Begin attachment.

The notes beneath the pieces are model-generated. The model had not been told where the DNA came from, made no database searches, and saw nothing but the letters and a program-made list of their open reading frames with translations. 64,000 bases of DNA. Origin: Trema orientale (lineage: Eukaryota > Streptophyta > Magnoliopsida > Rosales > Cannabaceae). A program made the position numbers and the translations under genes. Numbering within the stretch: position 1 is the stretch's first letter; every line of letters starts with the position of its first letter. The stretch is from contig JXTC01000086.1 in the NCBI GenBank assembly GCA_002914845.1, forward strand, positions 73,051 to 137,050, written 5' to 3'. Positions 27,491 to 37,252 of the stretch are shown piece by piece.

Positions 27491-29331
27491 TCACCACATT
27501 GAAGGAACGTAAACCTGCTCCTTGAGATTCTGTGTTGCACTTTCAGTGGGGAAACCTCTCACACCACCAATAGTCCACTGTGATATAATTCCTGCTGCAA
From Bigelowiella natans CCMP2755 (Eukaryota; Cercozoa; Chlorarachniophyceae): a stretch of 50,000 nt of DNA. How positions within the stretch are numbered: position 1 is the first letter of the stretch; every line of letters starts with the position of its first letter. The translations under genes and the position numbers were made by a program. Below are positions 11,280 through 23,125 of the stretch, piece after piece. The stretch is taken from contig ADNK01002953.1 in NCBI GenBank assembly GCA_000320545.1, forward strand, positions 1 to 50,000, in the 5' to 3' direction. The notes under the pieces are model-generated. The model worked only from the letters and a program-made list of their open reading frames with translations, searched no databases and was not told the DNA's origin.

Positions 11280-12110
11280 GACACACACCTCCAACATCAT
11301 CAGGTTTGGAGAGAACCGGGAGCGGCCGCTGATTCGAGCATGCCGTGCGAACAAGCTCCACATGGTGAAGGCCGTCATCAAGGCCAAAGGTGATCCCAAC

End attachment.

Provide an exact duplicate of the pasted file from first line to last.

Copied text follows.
The notes beneath the pieces are model-generated. The model had not been told where the DNA came from, made no database searches, and saw nothing but the letters and a program-made list of their open reading frames with translations. 64,000 bases of DNA. Origin: Trema orientale (lineage: Eukaryota > Streptophyta > Magnoliopsida > Rosales > Cannabaceae). A program made the position numbers and the translations under genes. Numbering within the stretch: position 1 is the stretch's first letter; every line of letters starts with the position of its first letter. The stretch is from contig JXTC01000086.1 in the NCBI GenBank assembly GCA_002914845.1, forward strand, positions 73,051 to 137,050, written 5' to 3'. Positions 27,491 to 37,252 of the stretch are shown piece by piece.

Positions 27491-29331
27491 TCACCACATT
27501 GAAGGAACGTAAACCTGCTCCTTGAGATTCTGTGTTGCACTTTCAGTGGGGAAACCTCTCACACCACCAATAGTCCACTGTGATATAATTCCTGCTGCAA
From Bigelowiella natans CCMP2755 (Eukaryota; Cercozoa; Chlorarachniophyceae): a stretch of 50,000 nt of DNA. How positions within the stretch are numbered: position 1 is the first letter of the stretch; every line of letters starts with the position of its first letter. The translations under genes and the position numbers were made by a program. Below are positions 11,280 through 23,125 of the stretch, piece after piece. The stretch is taken from contig ADNK01002953.1 in NCBI GenBank assembly GCA_000320545.1, forward strand, positions 1 to 50,000, in the 5' to 3' direction. The notes under the pieces are model-generated. The model worked only from the letters and a program-made list of their open reading frames with translations, searched no databases and was not told the DNA's origin.

Positions 11280-12110
11280 GACACACACCTCCAACATCAT
11301 CAGGTTTGGAGAGAACCGGGAGCGGCCGCTGATTCGAGCATGCCGTGCGAACAAGCTCCACATGGTGAAGGCCGTCATCAAGGCCAAAGGTGATCCCAAC